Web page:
VPI HW-40 Anniversary Direct Drive Turntable

Joseph Parvey Blog

What has four feet, one arm, and a snappy clear acrylic hat?  Why it’s the all new VPI HW-40 Anniversary Turntable from VPI of course.  The HW-40 is beautiful in its streamlined clean aesthetic, and a breeze to operate.  A few years ago, I had the great pleasure to sell and setup the superb (yet twice as expensive) Stereophile Class A+ rated VPI Classic Direct Drive table.

The Classic DD was a paradigm of smoothness.  That smoothness, coupled with an eerily quiet background and large scale dynamics, stunned me with what a direct drive table could actually achieve.  Add spot on speed accuracy and you have a winning formula by any measure.  The HW-40 is an almost identical sonic replica, yet for half the dough at $15,000.  I didn’t have the privilege of having the Van Den Hul Stradivarius Crimson MC cartridge while auditioning the original Classic DD, but coupled with the HW-40 the level of performance is simply staggering.  Surface noise is practically non-existent, and the explosive dynamics will knock you out of your chair!  The hallmark evenness of tone intrinsic to the Van Den Hul is just that much more apparent here.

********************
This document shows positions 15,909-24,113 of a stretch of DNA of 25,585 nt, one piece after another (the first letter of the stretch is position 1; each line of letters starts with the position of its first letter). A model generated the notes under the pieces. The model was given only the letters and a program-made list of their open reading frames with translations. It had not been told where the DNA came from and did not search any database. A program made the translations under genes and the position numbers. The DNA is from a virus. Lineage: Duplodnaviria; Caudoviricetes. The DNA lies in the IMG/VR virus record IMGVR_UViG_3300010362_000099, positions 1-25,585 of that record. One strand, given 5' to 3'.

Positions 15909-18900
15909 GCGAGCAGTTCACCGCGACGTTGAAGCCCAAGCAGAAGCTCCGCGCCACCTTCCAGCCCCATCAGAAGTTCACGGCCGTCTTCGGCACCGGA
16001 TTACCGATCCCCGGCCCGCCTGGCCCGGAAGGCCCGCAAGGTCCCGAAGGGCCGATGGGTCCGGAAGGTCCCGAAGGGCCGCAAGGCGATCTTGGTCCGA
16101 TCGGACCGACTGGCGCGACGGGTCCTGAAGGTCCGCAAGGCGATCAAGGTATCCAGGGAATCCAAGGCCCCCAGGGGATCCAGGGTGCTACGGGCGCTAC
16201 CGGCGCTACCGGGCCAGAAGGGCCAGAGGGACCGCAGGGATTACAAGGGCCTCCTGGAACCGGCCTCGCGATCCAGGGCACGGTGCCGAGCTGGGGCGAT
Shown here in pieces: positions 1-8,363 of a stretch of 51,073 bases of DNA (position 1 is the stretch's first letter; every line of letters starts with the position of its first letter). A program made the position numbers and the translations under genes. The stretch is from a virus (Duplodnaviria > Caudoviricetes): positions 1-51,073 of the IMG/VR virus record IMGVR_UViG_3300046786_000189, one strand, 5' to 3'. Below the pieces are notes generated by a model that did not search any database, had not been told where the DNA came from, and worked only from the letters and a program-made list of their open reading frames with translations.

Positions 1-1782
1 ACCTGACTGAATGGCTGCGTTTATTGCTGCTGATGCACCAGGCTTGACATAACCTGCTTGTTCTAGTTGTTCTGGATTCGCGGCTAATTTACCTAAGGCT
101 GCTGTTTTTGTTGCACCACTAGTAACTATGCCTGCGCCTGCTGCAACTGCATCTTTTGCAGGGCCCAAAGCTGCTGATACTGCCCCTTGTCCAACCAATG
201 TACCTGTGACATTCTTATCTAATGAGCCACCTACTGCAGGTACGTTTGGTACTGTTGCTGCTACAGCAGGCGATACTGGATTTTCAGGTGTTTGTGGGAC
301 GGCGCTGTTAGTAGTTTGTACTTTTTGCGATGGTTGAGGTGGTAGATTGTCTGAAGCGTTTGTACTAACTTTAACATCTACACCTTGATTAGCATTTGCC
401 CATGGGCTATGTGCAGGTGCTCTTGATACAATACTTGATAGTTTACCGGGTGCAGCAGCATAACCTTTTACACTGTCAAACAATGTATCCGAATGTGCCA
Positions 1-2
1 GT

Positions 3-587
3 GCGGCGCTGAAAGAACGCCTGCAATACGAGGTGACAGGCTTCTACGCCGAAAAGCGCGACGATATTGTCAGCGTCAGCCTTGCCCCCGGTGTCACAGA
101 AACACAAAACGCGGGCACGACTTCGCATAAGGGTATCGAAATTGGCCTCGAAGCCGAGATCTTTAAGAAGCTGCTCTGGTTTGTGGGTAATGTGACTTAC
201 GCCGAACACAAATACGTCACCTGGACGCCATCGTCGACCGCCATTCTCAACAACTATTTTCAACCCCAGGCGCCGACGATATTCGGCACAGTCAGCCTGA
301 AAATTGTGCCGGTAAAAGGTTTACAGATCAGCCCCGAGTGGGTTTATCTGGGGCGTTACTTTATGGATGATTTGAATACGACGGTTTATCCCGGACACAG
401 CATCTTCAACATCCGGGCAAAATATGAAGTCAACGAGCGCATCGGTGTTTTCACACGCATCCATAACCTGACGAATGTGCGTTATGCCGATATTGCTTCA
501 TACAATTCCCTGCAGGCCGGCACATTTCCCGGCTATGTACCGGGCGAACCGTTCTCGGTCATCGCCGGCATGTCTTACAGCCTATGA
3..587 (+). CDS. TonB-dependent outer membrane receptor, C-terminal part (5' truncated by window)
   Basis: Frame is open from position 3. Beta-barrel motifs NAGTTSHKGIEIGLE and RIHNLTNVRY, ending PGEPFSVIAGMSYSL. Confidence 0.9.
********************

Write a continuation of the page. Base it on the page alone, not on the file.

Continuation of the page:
If you are sick of the formulaic dreck that passes for entertainment these days, Yola’s “Walk Through Fire” is highly recommended.  The new Dan Auerbach production of Yola is surely the springboard for this exciting young British talent.  The track “Faraway Look” is a throwback era piece that showcases Yola’s power and wonderful vocal character.  The HW-40 allows the music to breathe in every direction.  Spatial cues formerly masked are clearly evident, as notes decay into the mix in an exceedingly natural manner.  Dan  Auerbach’s talents seem to know no boundaries!

If you don't know this album, come get a copy from us!

Mark Knopfler – Shangri-La

One of my “go to” tracks for pace and space is Mark Knopfler’s “Don’t Crash The Ambulance” from 2004’s Shangri-La LP.  This piece was resplendent in all regards through the VPI and immediately made my ears smile.  The deep bass was properly full and rounded with superb definition.  The sound field was stellar in its spacial content.  Brilliant!  Next up on this dead silent running VPI was Son Volt’s “Cherokee St. from the “Notes Of Blue” album.  Jay Farrar wanted to explore the open guitar tunings of delta blues greats Skip James and Mississippi Fred McDowell.  This piece is played on Farrar’s Gretsch in open D minor Bertonia tuning on an old Webster Chicago tube amp.  The unique and infectious flow of the swampy guitar made it very difficult to keep from stomping my feet in time.  This is always a good indicator of proper pace.  In fact, the rhythmic sense of timing is a strong positive element that continued to make its presence known regardless of musical style.

The HW-40 Anniversary comes with the highly lauded 3D gimballed 12” Fatboy tonearm featuring Nordost reference wiring.  Mounting and calibrating the cartridge was effortless.  The new counterweight assembly is a significant improvement over the older style.  This iteration also comes with a substantially beefier “VTA on the fly” tower.